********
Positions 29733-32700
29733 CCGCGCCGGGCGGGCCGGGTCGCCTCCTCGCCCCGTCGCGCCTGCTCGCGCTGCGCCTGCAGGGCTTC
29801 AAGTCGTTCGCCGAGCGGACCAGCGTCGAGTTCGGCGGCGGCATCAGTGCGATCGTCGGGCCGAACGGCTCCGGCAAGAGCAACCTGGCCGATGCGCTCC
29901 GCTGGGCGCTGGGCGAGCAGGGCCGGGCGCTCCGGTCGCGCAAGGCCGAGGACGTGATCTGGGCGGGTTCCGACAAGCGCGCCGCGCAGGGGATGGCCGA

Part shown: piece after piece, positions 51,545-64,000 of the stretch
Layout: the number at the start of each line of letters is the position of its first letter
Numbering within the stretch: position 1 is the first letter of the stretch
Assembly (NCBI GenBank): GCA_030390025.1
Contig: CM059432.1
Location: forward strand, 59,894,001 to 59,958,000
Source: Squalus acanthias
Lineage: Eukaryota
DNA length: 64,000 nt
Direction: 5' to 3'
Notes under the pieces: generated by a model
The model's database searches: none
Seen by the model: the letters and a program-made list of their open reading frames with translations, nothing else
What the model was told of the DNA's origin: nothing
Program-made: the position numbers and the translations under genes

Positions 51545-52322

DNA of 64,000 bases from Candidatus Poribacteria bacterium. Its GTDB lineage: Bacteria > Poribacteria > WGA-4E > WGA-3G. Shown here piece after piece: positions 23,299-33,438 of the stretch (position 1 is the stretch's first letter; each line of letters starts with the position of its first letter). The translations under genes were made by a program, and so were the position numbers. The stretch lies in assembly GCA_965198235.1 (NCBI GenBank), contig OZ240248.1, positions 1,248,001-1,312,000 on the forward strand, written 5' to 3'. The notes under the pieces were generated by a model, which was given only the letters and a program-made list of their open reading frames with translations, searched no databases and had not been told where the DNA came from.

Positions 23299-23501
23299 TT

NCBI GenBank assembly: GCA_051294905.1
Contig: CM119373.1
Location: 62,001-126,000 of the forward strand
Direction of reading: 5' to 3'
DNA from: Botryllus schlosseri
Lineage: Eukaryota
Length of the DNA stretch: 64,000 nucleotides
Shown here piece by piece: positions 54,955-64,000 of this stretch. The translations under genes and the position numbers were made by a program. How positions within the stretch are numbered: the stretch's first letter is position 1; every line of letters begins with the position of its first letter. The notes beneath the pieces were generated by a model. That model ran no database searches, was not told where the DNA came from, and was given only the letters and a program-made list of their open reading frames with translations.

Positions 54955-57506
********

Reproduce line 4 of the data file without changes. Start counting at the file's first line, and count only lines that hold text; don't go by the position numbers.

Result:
29901 GCTGGGCGCTGGGCGAGCAGGGCCGGGCGCTCCGGTCGCGCAAGGCCGAGGACGTGATCTGGGCGGGTTCCGACAAGCGCGCCGCGCAGGGGATGGCCGA